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The Lexington record. [volume] (Lexington, Ky.) 1890-1???, March 01, 1891, Image 3

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Persistent link: https://chroniclingamerica.loc.gov/lccn/sn86069074/1891-03-01/ed-1/seq-3/

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J. C. BUY A NT, The Druggist.
Is closing out his stock of school books
at very low prices, and will remodel and
refurnish his storp room by November
1st. Choppers will find it to their Inter
est to call.
38 East Main, Corner Main fe U?per Pis.
. II. 0 ASS ELL. I C. IVUJiS.
CASSELL & PRICE
ALWAYS HAVE
tho Latest Styles in
DRY GOODS,
and their prices are aslow as the lowest
for First-Class Goods.
M nl IS h'. Main Ptreet.
C. F. B ROWER & Co.,
FALL STYLES IN CARPETS A RUGS.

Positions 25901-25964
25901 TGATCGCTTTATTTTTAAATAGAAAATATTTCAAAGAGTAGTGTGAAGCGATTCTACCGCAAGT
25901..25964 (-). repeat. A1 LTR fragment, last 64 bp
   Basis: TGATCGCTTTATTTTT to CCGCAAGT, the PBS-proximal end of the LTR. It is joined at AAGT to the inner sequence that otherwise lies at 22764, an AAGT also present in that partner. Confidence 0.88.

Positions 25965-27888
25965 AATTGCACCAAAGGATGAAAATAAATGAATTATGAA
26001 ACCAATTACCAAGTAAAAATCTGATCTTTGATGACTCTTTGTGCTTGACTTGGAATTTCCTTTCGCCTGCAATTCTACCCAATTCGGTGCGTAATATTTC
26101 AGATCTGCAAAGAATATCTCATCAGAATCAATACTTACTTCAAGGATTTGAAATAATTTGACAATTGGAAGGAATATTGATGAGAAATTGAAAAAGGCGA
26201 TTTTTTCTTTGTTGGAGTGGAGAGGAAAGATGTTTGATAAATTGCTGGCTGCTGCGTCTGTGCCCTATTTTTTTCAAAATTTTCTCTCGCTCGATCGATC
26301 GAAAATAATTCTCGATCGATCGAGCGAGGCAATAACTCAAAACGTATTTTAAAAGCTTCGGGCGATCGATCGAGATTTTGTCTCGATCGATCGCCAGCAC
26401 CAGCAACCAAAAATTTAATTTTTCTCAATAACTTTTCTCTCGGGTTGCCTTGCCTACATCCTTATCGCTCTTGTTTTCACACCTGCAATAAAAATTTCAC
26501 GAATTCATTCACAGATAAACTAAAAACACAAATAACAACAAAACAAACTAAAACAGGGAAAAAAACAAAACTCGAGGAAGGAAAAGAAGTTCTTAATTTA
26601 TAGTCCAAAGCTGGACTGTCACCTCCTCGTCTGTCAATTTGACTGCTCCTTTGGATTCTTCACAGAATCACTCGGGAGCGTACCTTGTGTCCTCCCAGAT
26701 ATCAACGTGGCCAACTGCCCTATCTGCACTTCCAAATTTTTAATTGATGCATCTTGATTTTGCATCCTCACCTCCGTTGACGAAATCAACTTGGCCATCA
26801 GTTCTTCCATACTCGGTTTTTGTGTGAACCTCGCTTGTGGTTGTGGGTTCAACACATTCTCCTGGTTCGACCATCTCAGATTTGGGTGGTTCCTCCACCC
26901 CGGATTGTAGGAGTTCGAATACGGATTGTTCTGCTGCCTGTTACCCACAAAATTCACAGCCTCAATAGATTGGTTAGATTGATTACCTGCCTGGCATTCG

An unusally choice assortment of new
and exclusive patterns in all grades.
Our lines are larger and stronger than
at any time previous, and the oppor
tunities for desirable bargains are un
equalled. C. F. BROEK &CO,
Carpets, Furniture, Wallpaper,
Draperies.
Main and Broadway, Lexington, Ky.
THE BEST INVESTMENT
A young man or woman can make, is in
Business Education at the
Commercial, Short-Hand and Tele
graph Department of the
State College.
We have more applications for our
pupils than we can supply. Five posi
tions were open for them last week, two
at $75 per month. Thisschool recives the
highest official endorsement, its Diplomas